by Hanover Matz, RJD Intern
While global climate change is often the environmental concern at the forefront of the discussion about greenhouse gas emissions, ocean acidification is a marine conservation issue just as closely tied to the amount of carbon dioxide (CO2) humans have put into the atmosphere since the Industrial Revolution. It is understood that the oceans act as a sink for atmospheric CO2: as humans increase the amount of carbon dioxide in the atmosphere by burning fossil fuels, more carbon dioxide diffuses from the atmosphere into the world’s oceans. This increase in the uptake of CO2 affects the ocean by reducing the pH, or increasing the acidity, of seawater, an effect known as ocean acidification (Kleypas et al. 2006). Chemically, ocean acidification occurs through the following process: an increase in the concentration of CO2 in the water leads to an increase in the concentration of two chemicals: bicarbonate (HCO3–) and hydrogen ions (H+). By increasing the concentration of H+, the pH of the water is lowered and becomes more acidic. This shift in equilibrium towards bicarbonate and hydrogen ions also causes a shift in the chemistry of calcium (Ca2+) and carbonate (CO32-) ions. Hydrogen ions react with available carbonate ions to produce more bicarbonate, a process which reduces the formation of solid calcium carbonate (CaCO3). Thus ocean acidification has two significant chemical effects on the marine environment: it lowers the pH and decreases the availability of carbonate (Hoegh-Guldberg et al. 2007)
What does this mean for coral reefs? The hard coral species that make up reefs today belong to the order Scleractinia. These scleractinian corals are a colony of polyps that form a hard exoskeleton by secreting aragonite, a solid form of calcium carbonate. Increasing ocean acidification reduces the availability of carbonate in the water as well as the pH, so it is more difficult for the corals to form necessary hard skeletons. Many cellular and physiological responses have been observed in corals subjected to increased acidification, as shown in a 2012 study by Kaniewska et al. on Acropora millepora. The corals in the study were subjected to increasing levels of CO2, and were shown to exhibit changes in metabolism, calcification, and cellular activity. Not only do high levels of CO2 make it more difficult for corals to calcify, or form hard skeletons, due to the lack of carbonate, but they make the energy investment in calcification for the coral more costly. Corals rely on endosymbiotic algae in their cells known as Symbiodinium, or zooxanthellae, for energy from photosynthesis. Kaniewska et al. showed that increasing the level of CO2 caused the coral branches to lose their symbiotic algae, a process normally caused by increasing ocean temperature known as bleaching. Those corals that retained their zooxanthellae exhibited a 60% reduction in net photosynthesis per cell. A reduction in photosynthesis means less available energy to coral polyps, which in turn reduces coral health and reproductive ability. The study also indicated an increase in internal cellular pH regulation by the corals due to changes in CO2 levels. Increasing internal pH regulation may result in less energy being devoted to calcification. By decreasing calcification, not only does ocean acidification decrease coral growth, but it also decreases the accretion of the reef system as a whole.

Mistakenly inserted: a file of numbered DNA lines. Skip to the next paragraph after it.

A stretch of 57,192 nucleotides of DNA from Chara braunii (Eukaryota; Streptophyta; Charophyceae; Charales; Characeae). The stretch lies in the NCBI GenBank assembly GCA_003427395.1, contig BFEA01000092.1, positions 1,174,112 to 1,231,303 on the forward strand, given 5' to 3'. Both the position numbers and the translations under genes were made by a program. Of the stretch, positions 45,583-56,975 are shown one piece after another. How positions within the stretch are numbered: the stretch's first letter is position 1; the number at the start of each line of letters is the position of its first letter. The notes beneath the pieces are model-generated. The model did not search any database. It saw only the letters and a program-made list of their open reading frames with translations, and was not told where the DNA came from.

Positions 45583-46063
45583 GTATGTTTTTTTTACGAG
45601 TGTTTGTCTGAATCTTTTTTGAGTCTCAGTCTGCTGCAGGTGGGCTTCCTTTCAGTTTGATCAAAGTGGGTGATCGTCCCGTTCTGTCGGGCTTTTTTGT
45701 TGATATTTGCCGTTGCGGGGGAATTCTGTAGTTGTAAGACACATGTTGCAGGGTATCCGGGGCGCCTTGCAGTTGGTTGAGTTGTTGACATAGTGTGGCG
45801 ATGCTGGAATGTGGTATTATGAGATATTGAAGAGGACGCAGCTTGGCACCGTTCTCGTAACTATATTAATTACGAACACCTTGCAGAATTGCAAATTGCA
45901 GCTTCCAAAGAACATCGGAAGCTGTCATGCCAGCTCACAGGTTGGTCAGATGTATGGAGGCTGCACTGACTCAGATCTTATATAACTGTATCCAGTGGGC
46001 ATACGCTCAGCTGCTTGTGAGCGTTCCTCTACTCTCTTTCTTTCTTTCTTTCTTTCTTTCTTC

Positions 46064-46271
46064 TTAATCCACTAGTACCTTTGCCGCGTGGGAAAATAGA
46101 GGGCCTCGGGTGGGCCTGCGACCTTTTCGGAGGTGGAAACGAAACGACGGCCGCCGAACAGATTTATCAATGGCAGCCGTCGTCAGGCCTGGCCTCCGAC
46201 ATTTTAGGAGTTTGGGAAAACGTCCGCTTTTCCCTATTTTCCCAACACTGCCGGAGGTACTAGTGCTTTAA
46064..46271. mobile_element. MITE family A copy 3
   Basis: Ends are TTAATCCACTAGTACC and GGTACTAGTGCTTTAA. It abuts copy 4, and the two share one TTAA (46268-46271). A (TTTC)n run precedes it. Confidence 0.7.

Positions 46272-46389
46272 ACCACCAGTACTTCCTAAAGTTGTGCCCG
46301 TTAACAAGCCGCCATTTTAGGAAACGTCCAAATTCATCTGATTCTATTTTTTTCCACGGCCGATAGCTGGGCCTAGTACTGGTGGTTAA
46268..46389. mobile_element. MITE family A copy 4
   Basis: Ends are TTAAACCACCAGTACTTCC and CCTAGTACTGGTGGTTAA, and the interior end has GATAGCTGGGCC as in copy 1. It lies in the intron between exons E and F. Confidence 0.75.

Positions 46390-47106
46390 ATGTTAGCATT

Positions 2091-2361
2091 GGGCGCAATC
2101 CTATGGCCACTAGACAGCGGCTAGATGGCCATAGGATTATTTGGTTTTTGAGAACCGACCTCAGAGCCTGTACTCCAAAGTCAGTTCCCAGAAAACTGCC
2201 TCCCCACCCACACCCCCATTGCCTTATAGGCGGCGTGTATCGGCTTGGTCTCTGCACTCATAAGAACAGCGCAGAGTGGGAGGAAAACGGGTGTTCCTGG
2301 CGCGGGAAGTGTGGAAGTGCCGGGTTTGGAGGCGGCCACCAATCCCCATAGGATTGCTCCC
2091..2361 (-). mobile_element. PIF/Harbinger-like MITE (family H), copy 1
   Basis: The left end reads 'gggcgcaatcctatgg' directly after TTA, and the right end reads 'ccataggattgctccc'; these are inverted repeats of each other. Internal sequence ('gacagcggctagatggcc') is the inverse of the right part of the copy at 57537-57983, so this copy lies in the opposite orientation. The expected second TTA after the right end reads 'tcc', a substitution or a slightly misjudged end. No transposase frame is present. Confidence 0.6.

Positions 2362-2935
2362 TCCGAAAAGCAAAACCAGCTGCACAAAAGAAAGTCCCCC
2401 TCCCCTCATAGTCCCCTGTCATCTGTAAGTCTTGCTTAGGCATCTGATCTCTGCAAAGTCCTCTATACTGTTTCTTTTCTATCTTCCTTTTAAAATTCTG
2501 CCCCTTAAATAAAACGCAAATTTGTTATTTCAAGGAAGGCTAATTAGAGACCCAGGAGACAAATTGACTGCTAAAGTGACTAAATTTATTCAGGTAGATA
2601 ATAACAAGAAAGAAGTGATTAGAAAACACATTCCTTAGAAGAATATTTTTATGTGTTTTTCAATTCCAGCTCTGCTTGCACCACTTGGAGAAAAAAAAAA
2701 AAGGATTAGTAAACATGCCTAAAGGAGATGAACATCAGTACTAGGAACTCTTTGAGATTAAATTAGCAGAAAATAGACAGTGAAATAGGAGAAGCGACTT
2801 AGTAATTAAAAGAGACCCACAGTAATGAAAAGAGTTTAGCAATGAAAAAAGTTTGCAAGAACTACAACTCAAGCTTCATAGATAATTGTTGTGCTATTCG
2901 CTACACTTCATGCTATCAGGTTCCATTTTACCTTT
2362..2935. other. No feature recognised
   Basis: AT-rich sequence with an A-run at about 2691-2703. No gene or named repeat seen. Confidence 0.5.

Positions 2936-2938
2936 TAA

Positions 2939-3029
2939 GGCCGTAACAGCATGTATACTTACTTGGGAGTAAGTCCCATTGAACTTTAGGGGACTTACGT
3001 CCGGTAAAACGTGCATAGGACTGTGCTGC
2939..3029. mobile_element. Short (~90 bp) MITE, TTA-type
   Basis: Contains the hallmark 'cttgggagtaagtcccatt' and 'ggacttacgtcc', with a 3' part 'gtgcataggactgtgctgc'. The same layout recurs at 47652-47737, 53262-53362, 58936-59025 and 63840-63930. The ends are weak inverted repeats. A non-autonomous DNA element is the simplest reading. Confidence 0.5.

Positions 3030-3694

Why do these physiological effects on corals matter to the reef ecosystem, or to human society? Corals constitute the primary three dimensional structures of most reef systems; any negative effect to their health will detrimentally affect the health of the reef. A study by Hoegh-Guldberg et al. published in 2007 demonstrated the effect increasing ocean acidification will have on coral reef ecosystems. The use of field studies and experimental simulations produced a model that showed as global ocean temperatures rise and pH levels fall due to increasing atmospheric CO2, it is expected that coral dominated communities will be replaced by macroalgae and non-coral dominated communities. The basic cause behind this is decreased coral calcification: if it becomes harder for the corals to produce their calcium carbonate skeletons, their structures will become weaker, their growth decreases, they may be eroded or damaged, and they will be outcompeted by other species, specifically macroalgae. The stress induced by ocean acidification may also cause reduced coral reproduction, yet another factor leading to decreased coral dominated reefs. Without corals, the biodiversity of a reef system greatly decreases as there is no longer a viable habitat for many fish species. For humans, this means significant potential damage to both fishing and tourism industries that rely on coral reefs and the fish they support. Without tourism and fishing, many countries would not only lose a significant source of income, but a significant food source for their growing populations. Coral reefs also provide protection from wave action and storms, reducing coastal erosion. The study indicates that the model takes into account atmospheric CO2 increases at the lower end of predictions for the coming century. The authors astutely note that it is “sobering” to realize these serious effects on coral reefs are based on the most optimistic outcomes of atmospheric CO2 and global temperature changes.